What Planned Parenthood is Telling Teens and Children

Hope you don’t have any liquid in your mouth, because you may spit it out in about 30 seconds.

Exhibit A: Teen Talk

I mentioned this site in my last post. It’s been revamped since I last looked through it, so I decided to check it out. A lot of things disturbed me. Remember, this is a site made for teenagers. Here are a few quotes directly from the site:

Most people masturbate. It doesn’t matter who people are, what they do, or what they say, chances are they masturbate. In fact, many people masturbate throughout their lives regardless of whether they have a sexual partner or not. People may masturbate alone or with a partner. Watching a partner masturbate can be a good way to see how she or he likes to be touched.

I masturbate every day — is that too much?
There isn’t any set amount of time per day, week, or month that would constitute as masturbating too much. Some people masturbate a few times every day while others do it twice a month. Some people don’t masturbate at all.

There is a wide range of fun, safe, pleasurable activities that people can engage in that are sexual. Good news: there is a variety of intimate behaviors that are very low risk for pregnancy and sexually transmitted infections (such as mutual masturbation, phone sex, cybersex, and real-life manual sex play). Bad news: some behaviors (such as unprotected vaginal intercourse) can be very high risk for both! So whatever “having sex” means to you, play carefully!

Exhibit B: Safe Is Sexy.

Here’s a delightful commercial featuring young actors in bed. I’m sure they’re very religious.

Exhibit C: It’s Perfectly Normal

And the crown jewel? A children’s book on sex, masturbation, and abortion.

How can the Church counter these media products?

We can start with responsible parenting, beginning before marriage. Talk to your fiancee about how you want to raise your children. As parents, formulate a plan early in your children’s lives about how to teach them patience and self-mastery, that their bodies are beautiful, and that sex belongs in a loving marriage bed. I’m proud of the work that the USCCB has done through their For Your Marriage project. The site deals with this and other important conversations for engaged and married couples.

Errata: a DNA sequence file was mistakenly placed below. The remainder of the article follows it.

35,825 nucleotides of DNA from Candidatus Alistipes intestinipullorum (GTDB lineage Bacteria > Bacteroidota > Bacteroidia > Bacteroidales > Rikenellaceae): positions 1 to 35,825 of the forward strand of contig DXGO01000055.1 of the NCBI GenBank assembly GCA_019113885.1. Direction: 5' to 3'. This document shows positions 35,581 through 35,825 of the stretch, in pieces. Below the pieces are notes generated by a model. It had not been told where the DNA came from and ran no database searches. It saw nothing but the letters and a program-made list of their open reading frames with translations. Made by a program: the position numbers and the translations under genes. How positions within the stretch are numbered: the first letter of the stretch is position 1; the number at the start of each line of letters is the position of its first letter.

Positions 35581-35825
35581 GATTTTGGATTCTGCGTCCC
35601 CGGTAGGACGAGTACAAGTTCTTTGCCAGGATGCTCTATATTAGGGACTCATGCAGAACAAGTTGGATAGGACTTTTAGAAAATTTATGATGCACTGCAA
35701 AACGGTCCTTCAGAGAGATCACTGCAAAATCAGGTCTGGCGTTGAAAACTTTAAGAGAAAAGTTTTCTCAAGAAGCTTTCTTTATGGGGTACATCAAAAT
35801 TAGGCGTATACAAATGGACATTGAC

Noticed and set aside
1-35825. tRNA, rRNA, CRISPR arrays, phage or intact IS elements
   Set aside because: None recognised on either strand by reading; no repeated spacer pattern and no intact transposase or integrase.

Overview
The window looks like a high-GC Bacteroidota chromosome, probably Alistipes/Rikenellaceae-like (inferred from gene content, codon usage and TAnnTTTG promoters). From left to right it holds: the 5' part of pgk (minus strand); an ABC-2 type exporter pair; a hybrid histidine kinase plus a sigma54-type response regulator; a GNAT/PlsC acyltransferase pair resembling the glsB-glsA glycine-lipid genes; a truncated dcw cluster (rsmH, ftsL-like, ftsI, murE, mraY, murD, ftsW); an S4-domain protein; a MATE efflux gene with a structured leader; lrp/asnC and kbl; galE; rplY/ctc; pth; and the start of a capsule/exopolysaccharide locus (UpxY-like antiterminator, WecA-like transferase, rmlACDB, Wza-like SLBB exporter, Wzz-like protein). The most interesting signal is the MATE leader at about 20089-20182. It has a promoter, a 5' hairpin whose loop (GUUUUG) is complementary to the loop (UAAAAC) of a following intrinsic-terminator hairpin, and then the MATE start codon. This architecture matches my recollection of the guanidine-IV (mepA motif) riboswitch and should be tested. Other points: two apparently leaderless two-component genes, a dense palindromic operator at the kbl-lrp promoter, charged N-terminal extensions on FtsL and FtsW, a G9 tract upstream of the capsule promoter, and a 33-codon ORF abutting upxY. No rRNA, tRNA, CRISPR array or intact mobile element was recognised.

Theology of the Body for Teens is a video series and EWTN show featuring Jason and Crystalina Evert that hopes to become a solution for youth. (You can search for the series on YouTube and come up with several clips and trailers.) While it’s a step in the right direction, I don’t know if the Church as a whole should be satisfied with one series. It seems to me that everyone who wants to teach their teens the Theology of the Body uses Jason Evert or Christopher West as a crutch, shoving a book, website, or DVD into a teen’s face. How effective is that, really?

We need to give teens options. Let’s channel our healthy fears that teens are consuming unhealthy media products. Why? We need to make media products that are not only accessible and authentic, but produced with a quality that will attract teens to adopt positive media products on their own. That’s how Planned Parenthood is selling their message. (Someone in Planned Parenthood’s central communications department would certainly be fired from their job if they released media products with the production quality equal to many Catholic media products.)

As with any Catholic media solution, media efforts that counter the sexual lies of our age should be executed hand-in-hand with real-world efforts. Parents, parishes, mentors and communities should be an essential part of every media strategy. (Ex: For Your Marriage provides resources that stress the importance of discussion, prayer and discernment along with websites and other helpful media products.)

Church, how much do we really want our message to be heard? Are we willing to put in the hours it will take to produce quality media? Are we basing our standards on church media or on secular media? Are we taking the time to educate ourselves on methods that produce high-quality media with fewer resources? Are we learning from secular production experts?

Or…are we selling the Gospel short?

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One response

  1. Great post. Evert and West are doing great things, but a lot of the popularizing of the Theology of the Body still hasn’t trickled down into the hearts of our young brothers and sisters.

    New Media seems to be the perfect conduit for this transmission.

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